Open House at the Masonic Lodge in Athol

  • Left to right — District Deputy Grand Master  Donald J. McKinnon, Right Worshipful Bryan Ward and Worshipful Master Niles Larson.  Submitted Photo

  • Building: Masonic Lodge on Main Street, Athol. Submitted Photo

  • Installment of officers from 2017. Left to right, front row — Michael Gustave, Axel Larson, William Kessler, Niles Larson, Jason Granai, and Bryan Ward. Back row— John Rowe, Phil Cameron Jr., Jared Robinson, Gary Lochhead, Kevin Connor, Chip Jones. Submitted Photo

Published: 10/20/2018 1:10:05 AM
Modified: 10/20/2018 1:10:20 AM

The public has a rare opportunity this weekend to learn first-hand about Freemasonry (or simply, the Masons), the well-known fraternal organization that does much of its work without publicity.

North Quabbin Masonic Lodge is having an open house Saturday, Oct. 20, from 9 a.m. to 3 p.m. in its historic building, 336 Main St., Athol. This is part of a program promoted by the Grand Lodge of Massachusetts, with open houses across the state the same day.

Members will be serving a pancake breakfast from 7 -11 a.m. ($6 for adults, $3 for children, free for kids under 5).

Visitors will have an opportunity to tour the building as members explain freemasonry and describe some of their rituals. Questions are welcomed. Included also is a museum where the original 1855 charter of the Orange Masons is displayed.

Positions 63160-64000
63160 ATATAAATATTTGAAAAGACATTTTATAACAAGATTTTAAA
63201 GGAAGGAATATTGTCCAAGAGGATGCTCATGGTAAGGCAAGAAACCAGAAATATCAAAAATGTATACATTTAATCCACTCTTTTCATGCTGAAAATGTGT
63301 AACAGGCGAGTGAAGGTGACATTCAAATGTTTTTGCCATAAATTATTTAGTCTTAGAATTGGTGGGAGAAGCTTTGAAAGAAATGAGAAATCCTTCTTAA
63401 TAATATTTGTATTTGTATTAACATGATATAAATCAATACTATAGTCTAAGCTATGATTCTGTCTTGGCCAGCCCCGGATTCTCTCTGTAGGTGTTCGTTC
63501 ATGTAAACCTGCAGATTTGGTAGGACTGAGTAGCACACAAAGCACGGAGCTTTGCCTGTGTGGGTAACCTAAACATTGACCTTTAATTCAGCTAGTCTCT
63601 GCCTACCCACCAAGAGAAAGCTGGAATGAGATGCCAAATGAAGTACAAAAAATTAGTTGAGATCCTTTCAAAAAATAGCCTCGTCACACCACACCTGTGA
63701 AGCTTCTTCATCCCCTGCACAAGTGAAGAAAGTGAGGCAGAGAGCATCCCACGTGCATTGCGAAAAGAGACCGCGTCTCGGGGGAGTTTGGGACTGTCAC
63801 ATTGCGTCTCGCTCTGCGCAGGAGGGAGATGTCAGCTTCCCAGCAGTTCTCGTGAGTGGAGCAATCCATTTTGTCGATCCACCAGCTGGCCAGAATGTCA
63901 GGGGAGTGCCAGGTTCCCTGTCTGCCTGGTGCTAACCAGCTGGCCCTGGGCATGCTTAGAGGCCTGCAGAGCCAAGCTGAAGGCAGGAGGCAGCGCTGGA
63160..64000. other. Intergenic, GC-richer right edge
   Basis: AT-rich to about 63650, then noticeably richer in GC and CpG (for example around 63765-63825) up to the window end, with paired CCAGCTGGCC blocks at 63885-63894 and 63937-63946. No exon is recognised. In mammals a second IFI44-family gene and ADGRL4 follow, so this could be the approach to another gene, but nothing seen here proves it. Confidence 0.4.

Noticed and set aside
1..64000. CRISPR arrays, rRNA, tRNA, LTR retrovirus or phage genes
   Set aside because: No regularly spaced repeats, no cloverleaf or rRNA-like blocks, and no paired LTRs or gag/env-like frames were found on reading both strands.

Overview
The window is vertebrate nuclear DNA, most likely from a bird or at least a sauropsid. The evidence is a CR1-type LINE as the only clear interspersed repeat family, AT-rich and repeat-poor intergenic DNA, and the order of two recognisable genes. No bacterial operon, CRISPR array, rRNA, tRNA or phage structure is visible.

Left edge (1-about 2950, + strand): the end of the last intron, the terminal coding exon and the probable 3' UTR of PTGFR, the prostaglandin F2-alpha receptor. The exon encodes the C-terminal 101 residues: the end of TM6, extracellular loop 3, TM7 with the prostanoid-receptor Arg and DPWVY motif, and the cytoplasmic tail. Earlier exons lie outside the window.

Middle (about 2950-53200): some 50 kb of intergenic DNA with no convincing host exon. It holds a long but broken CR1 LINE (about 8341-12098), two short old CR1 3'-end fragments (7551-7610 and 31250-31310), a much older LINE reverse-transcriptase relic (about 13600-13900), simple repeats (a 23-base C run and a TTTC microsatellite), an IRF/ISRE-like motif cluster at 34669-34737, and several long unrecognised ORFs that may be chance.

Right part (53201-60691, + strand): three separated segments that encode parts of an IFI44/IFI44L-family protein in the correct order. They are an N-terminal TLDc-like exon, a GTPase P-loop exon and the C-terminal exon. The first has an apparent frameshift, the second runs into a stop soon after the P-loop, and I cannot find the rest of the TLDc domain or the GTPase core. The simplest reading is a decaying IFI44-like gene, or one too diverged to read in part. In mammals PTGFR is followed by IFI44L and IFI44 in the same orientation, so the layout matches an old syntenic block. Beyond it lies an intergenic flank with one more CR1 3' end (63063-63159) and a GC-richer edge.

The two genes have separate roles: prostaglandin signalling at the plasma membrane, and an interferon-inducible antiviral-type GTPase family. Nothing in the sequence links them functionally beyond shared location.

Niles Larson of New Salem, Worshipful Master, explained, “We are a charitable organization that finds good men and makes them better. Through our teachings and rituals, members strive to make one another better men. We don’t look down on anybody and we don’t discriminate because of color of skin, age or religion.”

According to Wikipedia, “Freemasonry or Masonry consists of fraternal organizations that trace their origins to the local fraternities of stonemasons, which from the end of the 14th century regulated the qualifications of stonemasons and their interaction with authorities and clients.”

The state Masonic website offers this: “Freemasonry is the world's oldest and largest fraternity. It is comprised of adult men (18+) of good character from every country, religion, race, age, income, education, and opinion. Its body of knowledge and system of ethics is based on the belief that each man has a responsibility to improve himself while being devoted to his family, his faith, his country, and his fraternity.”

The local Masonic website states, “There have been active Freemasons in Athol for more than 200 years. Our current home at 336 Main St. was dedicated on Sunday, October 11, 1969.”

Reflecting its origin in the building crafts, the Masonic emblem features two useful tools --  a compass and square – often with the letter “G” which, Masons declare, stands for God and “reminds us that our every act is done in the sight of the Great Architect of the Universe.” They also say that the “G” stands for geometry, “which is the mathematical science upon which Architecture and Masonry were founded.”

The Masonic order does not admit women, though there is an affiliated organization, the Order of the Eastern Star, primarily for women (while men may also join). Masons are required to be “of good character and to believe in a supreme being,”